exchange and did a great job at pretending to ignore what was happening.
few words about audience and critical reception of Dark Roast
The audience thus far has been limited to cast,
crew, critics and judges for upcoming festivals though I've shared with a
few close friends and family. You're the first critic to review the film
(and I'm very happy that you enjoyed it) and thus far the response has
been overwhelmingly positive. I've been promoting the film since Dec 2013,
and the best response I've received so far is "Worth it!" (as in
it was worth the wait).
Any future projects you'd like to share?
I've almost completed a screenplay currently titled The
Reckoning (working title) and it picks up right where Dark Roast
leaves off as the actions of our reaper are not without consequence.
If it moves into production, it would see Diana and Shaun reprising their
roles as well as introducing some other characters. I'm hoping to secure
a well known actor for the role of Death himself; I have someone in mind,
but I'm not at that point quite yet.
The next film I'm working on is titled Luce and
Grim which is a horror-comedy. I don't want to give too much away,
but I can promise this one will be bloody, gory fun!
got you into filmmaking in the first place, and did you receive any formal
training on the subject?
I've always enjoyed acting and storytelling, though I
never imagined I would write or direct a film. What made me finally decide
to go for it was discovering the amazing indie film scene in here in New
England. There are so many talented folks here in the Boston area and I
was fortunate enough to tap into that.
I learn hands-on and this was literally my first time on a
film set, so it was a baptism by fire. I learned a great deal and wrote
about my experience on a guest blog post for Wicked Bird Media here:
What can you tell us about your
filmwork prior to Dark Roast?
to Dark Roast, I've contributed to the documentary Something Wicked
This Way Comes, which is the first-ever exploration into New England
horror, and a locally produced indie feature film titled Psychotica as an executive producer.
would you describe yourself as a director?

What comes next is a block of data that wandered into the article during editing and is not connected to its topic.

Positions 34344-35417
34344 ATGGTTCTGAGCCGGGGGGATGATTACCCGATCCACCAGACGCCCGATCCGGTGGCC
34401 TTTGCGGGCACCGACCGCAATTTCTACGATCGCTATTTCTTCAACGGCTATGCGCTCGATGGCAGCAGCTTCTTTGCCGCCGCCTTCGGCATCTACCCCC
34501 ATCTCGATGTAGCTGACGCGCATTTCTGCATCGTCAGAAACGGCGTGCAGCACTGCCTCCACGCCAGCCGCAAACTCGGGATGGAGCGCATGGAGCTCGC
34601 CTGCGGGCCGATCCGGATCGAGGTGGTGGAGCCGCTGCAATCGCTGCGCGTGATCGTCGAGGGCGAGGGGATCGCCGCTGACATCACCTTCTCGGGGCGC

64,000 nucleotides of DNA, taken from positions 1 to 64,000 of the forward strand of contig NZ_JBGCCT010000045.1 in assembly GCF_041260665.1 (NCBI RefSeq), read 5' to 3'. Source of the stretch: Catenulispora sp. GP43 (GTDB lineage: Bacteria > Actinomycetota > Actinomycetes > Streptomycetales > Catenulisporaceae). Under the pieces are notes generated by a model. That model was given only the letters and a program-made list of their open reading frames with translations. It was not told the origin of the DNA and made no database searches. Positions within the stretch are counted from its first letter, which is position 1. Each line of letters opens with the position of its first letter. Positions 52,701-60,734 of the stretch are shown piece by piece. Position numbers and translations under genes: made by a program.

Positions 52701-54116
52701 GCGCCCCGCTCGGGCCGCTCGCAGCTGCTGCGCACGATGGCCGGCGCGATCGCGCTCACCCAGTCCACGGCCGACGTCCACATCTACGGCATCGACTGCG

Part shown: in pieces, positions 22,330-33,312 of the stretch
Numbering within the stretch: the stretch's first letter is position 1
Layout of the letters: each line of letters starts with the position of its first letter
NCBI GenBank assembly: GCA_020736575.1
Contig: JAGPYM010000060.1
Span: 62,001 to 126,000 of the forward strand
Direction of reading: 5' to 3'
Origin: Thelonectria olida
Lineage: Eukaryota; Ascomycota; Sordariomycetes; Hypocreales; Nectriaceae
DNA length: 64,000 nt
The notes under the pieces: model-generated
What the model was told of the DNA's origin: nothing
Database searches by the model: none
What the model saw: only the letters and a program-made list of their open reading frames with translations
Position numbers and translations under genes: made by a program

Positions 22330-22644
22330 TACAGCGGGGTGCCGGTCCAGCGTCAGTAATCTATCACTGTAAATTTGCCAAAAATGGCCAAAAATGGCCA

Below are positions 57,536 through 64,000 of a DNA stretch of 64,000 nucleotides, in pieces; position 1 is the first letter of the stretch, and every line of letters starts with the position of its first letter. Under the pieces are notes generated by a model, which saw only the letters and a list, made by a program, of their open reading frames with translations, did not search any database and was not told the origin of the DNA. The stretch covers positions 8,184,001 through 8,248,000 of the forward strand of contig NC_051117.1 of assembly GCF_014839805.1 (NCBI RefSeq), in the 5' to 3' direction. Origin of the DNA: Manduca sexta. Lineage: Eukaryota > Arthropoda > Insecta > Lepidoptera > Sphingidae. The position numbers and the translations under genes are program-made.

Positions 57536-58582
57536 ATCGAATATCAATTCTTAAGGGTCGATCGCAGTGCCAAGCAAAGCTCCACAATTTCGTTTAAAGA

Coming from a
technical and creative background, I know what I want and how to properly
convey those ideas to others, but I also understand the importance of
collaboration. Good ideas come from everywhere and I'm always open to
input from those I'm working with; especially the actors. Unless there's a
line that needs to be verbatim in order to explain a plot point, I like
the actors own it so it feels natural.
who inspire you?
Locally, I would say Kyle Johannessen and Greg Metro [Kyle
Johannessen, Greg Metro and Justine Gendron interview -
click here]. Devil May
Care was such a fantastic story and I'm hoping to collaborate with one
or both of them in the future; supernatural is a playground I enjoy. Skip
Shea [Skip Shea interview - click
here] is another local filmmaker whom I admire greatly; if you look at his
career he's really a role model for success.
If we're talking Hollywood, Tim Burton, John Landis, Quentin
Tarantino, and Robert Rodriguez are near the top of that list.
Your favourite movies?
There's so many it
would almost be easier to list directors or genres I enjoy. My top 10(ish)
in no particular order are Clue, Big Trouble in Little China, Gremlins,
Critters, Feast, Event Horizon, Grindhouse (both films, plus the
trailers), Alien (all of them), Indiana Jones (all sans
Crystal Skull) and
Four Rooms. Bonus: Me and You and Everyone We Know.
and of course, films you really deplore?
There's plenty of
movies I don't like, but deplore is a strong word. Off the top of my head,
the only film I can think of (that's I've seen) is The Hills Have Eyes
(2006). I've never seen the original one, so I have no basis for
comparison but I couldn't even watch this film all the way through.
Depictions of rape disturb me on such a deep level, it's one of those
things I don't feel needs to be portrayed graphically if at all.
movie's website, Facebook, whatever else?
The film website is www.darkroastfilm.com
and you can find all the related social media accounts there. Personally,
you can follow me on Twitter @peteyagmin or Google+
you are dying to mention and I have merely forgotten to ask?
to mention; no pun intended, right? Seriously though, I should mention
that Dark Roast has been named an official selection for the inaugural
FilmQuest Film Festival (which is part of FantasyCon in Salt
Lake City, Utah) and will be making its world premiere there.
for the interview!
It was my pleasure; thanks so much for the opportunity!